I am always impressed by people's interest in clothing brands. How many people care about labels. What's with those ugly purses and bags that cost so much money? And those lady's dress shoes you can't even walk in . . .
Ah well. Who am I to understand? I was raised in hand-me-downs and clothing items from the Sears catalog. Most of my clothes were brown or navy blue to hide stains. For years my mother refused even to buy us bathing suits. She thought they were over-priced. So she would dress her girls in giant, colorful underpants, which she called yard pants. (I'm still not sure if there is or was such a thing as yard pants. Did any one else out there wear yard pants? If so, will you leave me a comment? Please?)
Yard pants, according to my mother, are not underpants. They just look like them. On hot days she'd dress us in these yard pants and take us the local pool. I'd have to explain to my friends that I wasn't wearing underwear. Oh no. Not me. I was wearing a unique outfit that only my mother knew about. Some of my girl friends worried that my nipples were showing, so I would pull those pants all the way up over my nipples. Yes, those yard pants were unique. When I dove in the water, the bottoms would fill with water and bloom behind me.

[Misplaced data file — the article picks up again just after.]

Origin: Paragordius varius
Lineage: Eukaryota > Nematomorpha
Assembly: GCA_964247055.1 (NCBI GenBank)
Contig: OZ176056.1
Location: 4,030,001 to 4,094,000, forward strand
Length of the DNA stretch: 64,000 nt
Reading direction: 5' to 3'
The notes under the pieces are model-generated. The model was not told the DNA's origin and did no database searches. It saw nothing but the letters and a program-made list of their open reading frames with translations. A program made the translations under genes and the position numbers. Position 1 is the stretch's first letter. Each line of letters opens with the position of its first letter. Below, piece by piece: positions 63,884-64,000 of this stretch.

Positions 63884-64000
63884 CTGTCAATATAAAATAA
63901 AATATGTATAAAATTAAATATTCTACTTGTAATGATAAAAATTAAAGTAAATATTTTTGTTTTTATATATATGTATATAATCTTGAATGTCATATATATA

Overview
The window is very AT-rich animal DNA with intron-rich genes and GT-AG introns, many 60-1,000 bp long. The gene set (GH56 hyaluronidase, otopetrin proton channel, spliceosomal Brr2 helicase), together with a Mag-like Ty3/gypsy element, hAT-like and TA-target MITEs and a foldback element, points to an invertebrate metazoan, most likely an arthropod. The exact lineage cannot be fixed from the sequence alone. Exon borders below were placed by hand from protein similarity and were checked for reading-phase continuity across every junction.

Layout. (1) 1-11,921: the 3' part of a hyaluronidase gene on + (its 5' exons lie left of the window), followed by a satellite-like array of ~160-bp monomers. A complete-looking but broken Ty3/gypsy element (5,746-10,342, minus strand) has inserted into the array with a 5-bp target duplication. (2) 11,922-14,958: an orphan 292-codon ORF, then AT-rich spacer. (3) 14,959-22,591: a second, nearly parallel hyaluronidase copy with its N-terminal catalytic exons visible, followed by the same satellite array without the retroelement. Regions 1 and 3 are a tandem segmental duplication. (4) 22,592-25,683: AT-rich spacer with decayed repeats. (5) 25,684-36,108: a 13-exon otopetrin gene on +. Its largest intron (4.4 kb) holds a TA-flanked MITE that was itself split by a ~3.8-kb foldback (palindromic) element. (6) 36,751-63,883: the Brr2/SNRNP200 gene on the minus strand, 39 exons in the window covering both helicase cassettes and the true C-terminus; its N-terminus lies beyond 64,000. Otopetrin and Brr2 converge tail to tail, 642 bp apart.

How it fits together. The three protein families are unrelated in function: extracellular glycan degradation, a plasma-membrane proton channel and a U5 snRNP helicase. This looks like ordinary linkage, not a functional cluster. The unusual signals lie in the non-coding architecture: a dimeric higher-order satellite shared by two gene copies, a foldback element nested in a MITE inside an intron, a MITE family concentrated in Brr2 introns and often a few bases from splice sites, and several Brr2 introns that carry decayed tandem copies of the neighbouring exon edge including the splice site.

Of course, I expect folks to be more fashion-conscious than my mother. Or me. Or anyone else who became accustomed to wearing yard pants in public as a girl. But there are places and times where I assume people will be more aware of brand names and the like.
I all but expected Suzanne's friends at Princeton to be brand savvy. Though some were not at all, and others took it to a new level. One day, for example, S was wearing a black T-shirt. No marking on it, no label. I mean a plain black shirt. Her friend turned to her and said, nice T-shirt. J Crew, last year's model.
But I didn't expect the same thing to occur in El Salvador, esp. in the hills of El Salvador in a community where people carry water and wood on their heads. But some of those folks know as much about brands as Princeton students. A teenage girl, for example, the daughter of a pineapple farmer, pointed out that my running shoes were Asics. Very expensive ones too. But she could tell that my shirts were just cheapo t-shirts. I just run in them, I explained. And what do you do with your shoes? she asked.
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